Kayonza secondary schools get coding classes

A pilot coding programme has been launched in Kayonza District, Eastern Province, and is set to be rolled out in all 45 secondary schools of the district.

Named “Supporting Coding among Rwandan Adolescents & Teachers through the Curriculum & Clubs Heading for Rwanda 2050”, or simply “SCRATCH”, the programme will involve the integration of coding in lesson plans and the initiation of after-school coding clubs.


The learners will be introduced to coding principles in the classrooms as STEM and ICT teachers integrate Scratch in the courses, and the coding clubs will provide the opportunity to develop digital skills in an “enjoyable” environment.


This is expected to boost the lower secondary students’ interest in joining sciences, technology, engineering and mathematics (STEM), including female learners, who are still a minority in the field.


Deborah Tesi, a 15-year-old student at Ecole Secondaire Cyinzovu in Kabarondo Sector, said she is most interested in creating animations, which require coding skills, and this could generate money eventually.

“One can even do it while still at school,” she said.

Faith Tumukunde, who is pursuing Physics, Chemistry, and Biology at New Life Christian Academy in Kayonza town, believes that the programme will not only benefit the students but also the Government, considering how technology is ever-growing.

“You can see that in the future, most businesses will be centered on technology,” she pointed out.

“Students in Rwanda will also be able to compete globally and they will access such better jobs which require IT skills. They will also be able to create their arts, like Facebook art, and that will make them richer,” she said.

Tumukunde wants to be a medical doctor but she has since learned that technology is needed there too, giving an example of eye doctors.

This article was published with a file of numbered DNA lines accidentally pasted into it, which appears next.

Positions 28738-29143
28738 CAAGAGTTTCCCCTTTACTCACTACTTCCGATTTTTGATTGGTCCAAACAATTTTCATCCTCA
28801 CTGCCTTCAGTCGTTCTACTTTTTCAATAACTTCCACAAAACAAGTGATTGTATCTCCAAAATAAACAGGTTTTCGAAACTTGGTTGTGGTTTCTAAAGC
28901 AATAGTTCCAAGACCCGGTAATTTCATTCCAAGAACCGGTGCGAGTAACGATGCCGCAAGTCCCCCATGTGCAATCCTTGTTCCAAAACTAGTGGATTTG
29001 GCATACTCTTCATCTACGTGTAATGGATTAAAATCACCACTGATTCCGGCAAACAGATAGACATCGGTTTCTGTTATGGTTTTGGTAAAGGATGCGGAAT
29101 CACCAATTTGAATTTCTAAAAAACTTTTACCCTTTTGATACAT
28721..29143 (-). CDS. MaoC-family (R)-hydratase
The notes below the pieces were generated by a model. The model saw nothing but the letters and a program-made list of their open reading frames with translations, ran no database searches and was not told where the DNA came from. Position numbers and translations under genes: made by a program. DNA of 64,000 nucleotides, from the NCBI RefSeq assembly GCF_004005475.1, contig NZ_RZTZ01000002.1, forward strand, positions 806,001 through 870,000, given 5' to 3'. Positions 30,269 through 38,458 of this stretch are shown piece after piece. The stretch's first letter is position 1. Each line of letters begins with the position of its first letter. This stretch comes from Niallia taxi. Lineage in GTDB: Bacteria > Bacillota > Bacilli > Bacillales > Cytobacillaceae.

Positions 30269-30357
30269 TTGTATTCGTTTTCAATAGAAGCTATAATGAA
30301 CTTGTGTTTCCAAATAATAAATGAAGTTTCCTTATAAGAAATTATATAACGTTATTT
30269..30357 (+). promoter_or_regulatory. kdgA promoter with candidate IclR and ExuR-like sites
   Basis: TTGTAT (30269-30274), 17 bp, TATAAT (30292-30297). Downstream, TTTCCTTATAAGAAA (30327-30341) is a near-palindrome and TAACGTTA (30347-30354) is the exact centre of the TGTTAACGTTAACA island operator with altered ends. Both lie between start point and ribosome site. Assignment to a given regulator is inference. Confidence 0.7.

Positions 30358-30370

“Therefore, lack of computer skills is not good at all,” she added.

Beatrice Nshizirungu, a mathematics and physics teacher at Cyinzovu Secondary School, is one of 135 teachers who will get training on coding before they train the rest of the teachers in the district.

She said; “There is motivation in there; when learners see games and animations, it increases their love for school. Besides, it is really clear that it boosts creativity which one could use to become self-employed.”

Dr Papias Niyigena, Project Manager of Rwanda Coding Academy, said the programme aims at giving ideas on coding to learners at an early age.

“The computers we use have their languages, it is important that children know it early; and once they start studying it as a specialty, It will be much easier for them to succeed,” he clarified.

Rwanda Coding Academy was created last year and Dr Niyigena says bringing coding from upper secondary to the lower secondary all over the country will be a major achievement that will make it easier and more productive for those who decide to join technology as a career.

Worth 348 million Euros, the Belgium-funded “Scratch” project has been active since July 1 this year and will conclude in 2022, it will be implemented in partnership with Rwanda Education Board (REB) and Belgian non-profit organisation VVOB.

Stefaan Vande Walle, an online learning manager at VVOB, said that if the project is successful after two years of the pilot, it will be extended to other districts.

“It is more about exposing learners to what coding is and the coding principles,” he said.

Every teacher in the project will receive a laptop so that they can facilitate the clubs in the schools, besides, they can also use smartphone technology.

The only challenges Nshizirungu, a teacher foresees is the fact that there are schools in the rural Kayonza that do not have access to electricity, and the fact that the regular curriculum is overloaded for some teachers and inserting the new programme “might not be easy”.

Walle admitted that there will be some challenges in some of the schools, maybe electricity, and lack of devices, “so we hope that together with REB and other partners, we can also continue working on improving infrastructure.”

Emmanuel Bisangwa, Director of Education at Kayonza District, reminded that coding promotes critical thinking, creativity, communication skills, problem-solving, among others.

“So, all those are our expectations from this coding programme. This programme comes to help us implement the priorities of the education sector strategic plan that is set by our government,” he added.

The priorities include strengthening STEM across all levels of education, and enhancing ICT to transform teaching and learning.

Aspiring to become a high-income country by 2050 (Vision 2050), Rwanda aims to shift from an economy heavily dependent on agriculture towards a digital economy.


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